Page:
Brexit or no Brexit, the British International Freight Association (BIFA) has had enough. In an urgent message to the British government, BIFA said Prime Minister David Cameron’s administration, before it steps down in September, must stop delaying and move forward with the recommendations made by the Airports Commission by building more capacity at Heathrow Airport.
“In his resignation statement, David Cameron said he had always believed that big decisions had to be confronted, not ducked,” said Robert Keen, BIFA’s director general. Since last Thursday’s Brexit vote, he added, “we are now entering a period of great uncertainty on the political front, and BIFA members are worried that will result in big decisions being postponed, or abandoned completely.”
BIFA has publicized its dissatisfaction with the delay, which was already postponed last December, and pushed off to summer 2016. The trade association, which represents the U.K.’s freight forwarding and logistics businesses, is part of a wider group of aviation entities that are pushing for a third runway at Heathrow Airport.
Following last week’s vote, Heathrow also issued a strongly worded press release, calling for progress on the third runway. The country’s largest airport argued that, with the U.K. economy on its own and apart from the European Union, aviation would play a critical role in economic survival in the years ahead, and that current congestion at Heathrow is and will continue to be a severe impediment to trade.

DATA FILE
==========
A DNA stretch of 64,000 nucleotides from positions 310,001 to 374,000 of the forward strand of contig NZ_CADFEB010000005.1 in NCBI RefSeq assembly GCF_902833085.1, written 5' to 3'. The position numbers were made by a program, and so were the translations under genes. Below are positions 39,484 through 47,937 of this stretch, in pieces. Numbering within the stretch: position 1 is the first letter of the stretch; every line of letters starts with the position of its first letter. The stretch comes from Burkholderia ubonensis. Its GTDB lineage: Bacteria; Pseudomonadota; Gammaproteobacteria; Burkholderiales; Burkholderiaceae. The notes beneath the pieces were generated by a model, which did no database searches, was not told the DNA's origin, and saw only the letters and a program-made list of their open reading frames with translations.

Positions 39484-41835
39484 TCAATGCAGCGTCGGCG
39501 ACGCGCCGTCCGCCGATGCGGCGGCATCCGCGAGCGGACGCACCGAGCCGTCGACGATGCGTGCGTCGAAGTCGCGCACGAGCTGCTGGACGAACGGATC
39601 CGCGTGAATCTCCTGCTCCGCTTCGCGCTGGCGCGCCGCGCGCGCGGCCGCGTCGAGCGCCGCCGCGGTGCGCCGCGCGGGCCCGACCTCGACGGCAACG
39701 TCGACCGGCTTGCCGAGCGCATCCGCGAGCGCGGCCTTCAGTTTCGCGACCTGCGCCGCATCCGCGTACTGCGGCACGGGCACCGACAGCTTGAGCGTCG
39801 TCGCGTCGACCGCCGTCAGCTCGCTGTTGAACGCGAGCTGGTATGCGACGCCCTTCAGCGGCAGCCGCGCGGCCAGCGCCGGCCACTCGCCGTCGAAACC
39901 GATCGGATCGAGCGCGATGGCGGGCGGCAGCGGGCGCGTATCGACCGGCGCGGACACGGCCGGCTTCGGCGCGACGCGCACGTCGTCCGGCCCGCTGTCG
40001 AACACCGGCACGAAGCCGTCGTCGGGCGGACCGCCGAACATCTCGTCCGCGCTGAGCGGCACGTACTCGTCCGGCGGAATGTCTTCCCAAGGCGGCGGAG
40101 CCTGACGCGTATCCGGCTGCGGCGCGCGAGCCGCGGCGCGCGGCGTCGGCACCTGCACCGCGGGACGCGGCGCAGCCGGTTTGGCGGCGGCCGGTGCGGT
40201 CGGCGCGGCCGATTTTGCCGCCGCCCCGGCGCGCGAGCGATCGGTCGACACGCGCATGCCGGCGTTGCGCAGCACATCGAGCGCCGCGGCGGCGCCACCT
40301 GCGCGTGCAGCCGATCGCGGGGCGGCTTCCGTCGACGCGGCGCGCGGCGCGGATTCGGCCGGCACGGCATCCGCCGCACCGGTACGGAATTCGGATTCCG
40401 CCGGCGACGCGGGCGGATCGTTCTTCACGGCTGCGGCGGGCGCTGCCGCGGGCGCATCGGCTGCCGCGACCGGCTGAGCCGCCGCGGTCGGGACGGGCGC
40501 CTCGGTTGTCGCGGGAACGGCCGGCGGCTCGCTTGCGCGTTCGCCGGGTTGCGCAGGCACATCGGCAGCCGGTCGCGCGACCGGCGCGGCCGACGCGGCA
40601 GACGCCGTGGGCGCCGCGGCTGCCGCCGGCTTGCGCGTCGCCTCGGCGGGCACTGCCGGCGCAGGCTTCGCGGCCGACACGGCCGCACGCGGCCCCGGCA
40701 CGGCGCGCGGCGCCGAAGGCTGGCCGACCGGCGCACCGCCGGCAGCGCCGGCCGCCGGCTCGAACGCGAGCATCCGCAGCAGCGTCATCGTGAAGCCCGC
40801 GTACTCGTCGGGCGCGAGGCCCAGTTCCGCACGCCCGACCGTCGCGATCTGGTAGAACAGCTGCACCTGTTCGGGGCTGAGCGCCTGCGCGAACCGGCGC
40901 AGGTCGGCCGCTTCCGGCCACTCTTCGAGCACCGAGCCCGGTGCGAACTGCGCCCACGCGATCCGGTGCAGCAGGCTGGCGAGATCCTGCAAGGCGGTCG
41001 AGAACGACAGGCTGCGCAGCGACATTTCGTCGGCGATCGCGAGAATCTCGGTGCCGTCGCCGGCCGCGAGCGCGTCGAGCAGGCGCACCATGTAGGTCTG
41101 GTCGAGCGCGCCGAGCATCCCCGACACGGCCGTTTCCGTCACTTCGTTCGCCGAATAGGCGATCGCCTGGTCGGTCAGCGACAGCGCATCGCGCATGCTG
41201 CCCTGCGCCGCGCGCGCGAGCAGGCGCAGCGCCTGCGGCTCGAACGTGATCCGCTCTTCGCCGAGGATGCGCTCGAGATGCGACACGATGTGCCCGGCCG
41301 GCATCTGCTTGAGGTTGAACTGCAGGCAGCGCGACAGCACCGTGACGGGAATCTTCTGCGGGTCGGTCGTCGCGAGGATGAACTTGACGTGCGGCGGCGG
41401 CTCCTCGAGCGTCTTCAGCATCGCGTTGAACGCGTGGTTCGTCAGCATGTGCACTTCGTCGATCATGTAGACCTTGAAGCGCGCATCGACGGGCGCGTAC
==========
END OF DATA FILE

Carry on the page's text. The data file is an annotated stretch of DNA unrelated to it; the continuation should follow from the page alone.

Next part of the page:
Last July, the Airport Commission recommended the addition of a third runway at Heathrow. The proposed 3,500-meter runway would lie north of the two existing runways, and would have an estimated cost of £18.6 billion.
A BBC report from last December explained that the third runway had political and ecological implications that were holding it up. Both the Labour and Conservative contenders for Mayor of London, Sadiq Khan and Zac Goldsmith, were against a third Heathrow runway – as were many Conservative members of Parliament and some ministers.
Now, with Cameron’s resignation in the works, BIFA and other aviation groups are concerned that the decision will be left to the next government, or abandoned altogether. The organization is calling on Cameron to live up to his mantra that, “big decisions had to be confronted, not ducked.”